6. 6. ECBN’s principles for internationalisation 2 Effective internationalisation needs face-to-face interaction Despite the growing importance of the Internet and digital technologies in how people communicate, particularly in the creative sector, ECBN is convinced of the importance of personal contact, dialogue and interaction in the physi- cal realm. Evaluations of successful internationalisation programmes show us that funding and facilitating face-to- face trade missions, where businesses meet new clients or collaborators over a drink, can have some of the highest returns on investment. ECBN will creative the right balance between on- and of- fline meetings. We will pursue our activities such as trade missions, exchange programmes, events and ensure they are complemented by digital technologies by initiating the relationships that electronic communications can then build upon. The European Commission should encourage the pro- grammes they fund to make the most out of face-to-face opportunities. Encourage experimentation beyond staid seminars and bring in the latest models of interaction such as OpenSpaces, Unconferences, or Labs, and follow this with robust evaluation to see what works. What this means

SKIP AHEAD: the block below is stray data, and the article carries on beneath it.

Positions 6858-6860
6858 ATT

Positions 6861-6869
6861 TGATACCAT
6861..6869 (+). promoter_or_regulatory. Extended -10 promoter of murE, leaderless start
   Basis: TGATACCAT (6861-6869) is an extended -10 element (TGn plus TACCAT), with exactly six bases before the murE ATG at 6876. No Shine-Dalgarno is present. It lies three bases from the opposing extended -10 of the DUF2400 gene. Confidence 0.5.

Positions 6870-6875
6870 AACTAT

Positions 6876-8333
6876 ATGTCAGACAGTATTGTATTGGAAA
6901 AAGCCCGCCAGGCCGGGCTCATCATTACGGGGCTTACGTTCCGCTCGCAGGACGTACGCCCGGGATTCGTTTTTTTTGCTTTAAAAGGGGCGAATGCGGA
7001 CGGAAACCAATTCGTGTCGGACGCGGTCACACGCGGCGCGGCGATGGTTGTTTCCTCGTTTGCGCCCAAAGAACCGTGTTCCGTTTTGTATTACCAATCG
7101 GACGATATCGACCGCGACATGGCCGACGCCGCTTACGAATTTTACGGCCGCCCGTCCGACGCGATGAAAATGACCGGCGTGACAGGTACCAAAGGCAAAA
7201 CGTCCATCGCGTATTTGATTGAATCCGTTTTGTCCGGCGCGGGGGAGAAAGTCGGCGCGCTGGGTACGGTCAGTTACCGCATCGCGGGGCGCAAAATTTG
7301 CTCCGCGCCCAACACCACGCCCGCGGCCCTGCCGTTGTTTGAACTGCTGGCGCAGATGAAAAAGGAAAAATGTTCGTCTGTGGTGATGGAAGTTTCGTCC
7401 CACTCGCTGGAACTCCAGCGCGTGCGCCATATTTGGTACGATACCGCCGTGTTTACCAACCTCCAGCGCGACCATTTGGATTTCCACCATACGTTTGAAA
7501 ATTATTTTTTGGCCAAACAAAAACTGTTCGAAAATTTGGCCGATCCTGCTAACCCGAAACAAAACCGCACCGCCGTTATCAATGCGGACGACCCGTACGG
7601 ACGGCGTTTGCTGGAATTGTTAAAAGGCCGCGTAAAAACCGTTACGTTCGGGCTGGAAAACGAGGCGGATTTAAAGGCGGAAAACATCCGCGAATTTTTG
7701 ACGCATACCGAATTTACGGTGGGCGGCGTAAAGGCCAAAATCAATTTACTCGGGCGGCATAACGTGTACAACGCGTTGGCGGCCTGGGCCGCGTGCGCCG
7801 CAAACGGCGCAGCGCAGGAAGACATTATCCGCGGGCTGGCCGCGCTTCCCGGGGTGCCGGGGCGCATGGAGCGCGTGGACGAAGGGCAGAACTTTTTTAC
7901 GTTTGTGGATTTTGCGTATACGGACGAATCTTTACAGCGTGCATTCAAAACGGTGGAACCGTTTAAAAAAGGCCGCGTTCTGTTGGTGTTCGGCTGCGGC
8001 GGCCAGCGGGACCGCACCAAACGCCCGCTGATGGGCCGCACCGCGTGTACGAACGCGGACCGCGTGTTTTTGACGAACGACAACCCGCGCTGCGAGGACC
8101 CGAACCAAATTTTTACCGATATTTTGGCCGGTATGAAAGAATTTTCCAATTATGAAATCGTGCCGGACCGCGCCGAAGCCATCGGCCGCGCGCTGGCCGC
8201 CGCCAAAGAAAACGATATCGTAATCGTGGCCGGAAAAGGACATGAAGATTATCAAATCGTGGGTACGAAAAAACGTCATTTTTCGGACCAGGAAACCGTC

7. 7. ECBN’s principles for internationalisation 3 Internationalisa- tion is for any compet- itive business regard- less of size or sector Many businesses will benefit from internationalisation, but it is far easier for large firms with greater resources to in- vest. To address this imbalance, small businesses, creative start-ups and young entrepreneurs should be helped to connect, make partnerships and enter markets across Eu- rope, and they should be encouraged to do so at an early stage in their growth. To ensure this support is effective, we should recognise that it is not enough to plant a busi- ness in another territory and expect it to thrive. First, the business must be competitive or helped to become so, and this may mean supporting it to adopt advanced technolo- gies, or in developing new and innovative business models. Second, we know that internationalisation is a skill that takes time to learn - entrepreneurs must be open, flexible, accommodating, and resilient to succeed at internation- alisation. So to ensure success, internationalisation pro- grammes should also help guide businesses towards other sources of support and guidance. ECBN has a crucial role to play in helping smaller busi- nesses to internationalise and realize their full potential. Our proven approaches, our support structures, and our facilitated development programmes mean we can have a significant impact in supporting SMEs. Our approaches – and our ties with other European and local programmes – to making SMEs more competitive are also crucial in sup- porting internationalisation. The European Commission has made great progress launching new programmes that are open and targeted at SMEs, such as the Apps for Europe challenges, but more needs to be done to make sure Horizon 2020 funds (and others) are easily accessible by SMEs. There also needs to be a strategic offer for businesses that helps them make a sustained engagement in new markets, by supporting them to undertake a longer, and more iterative, learning process in them. What this means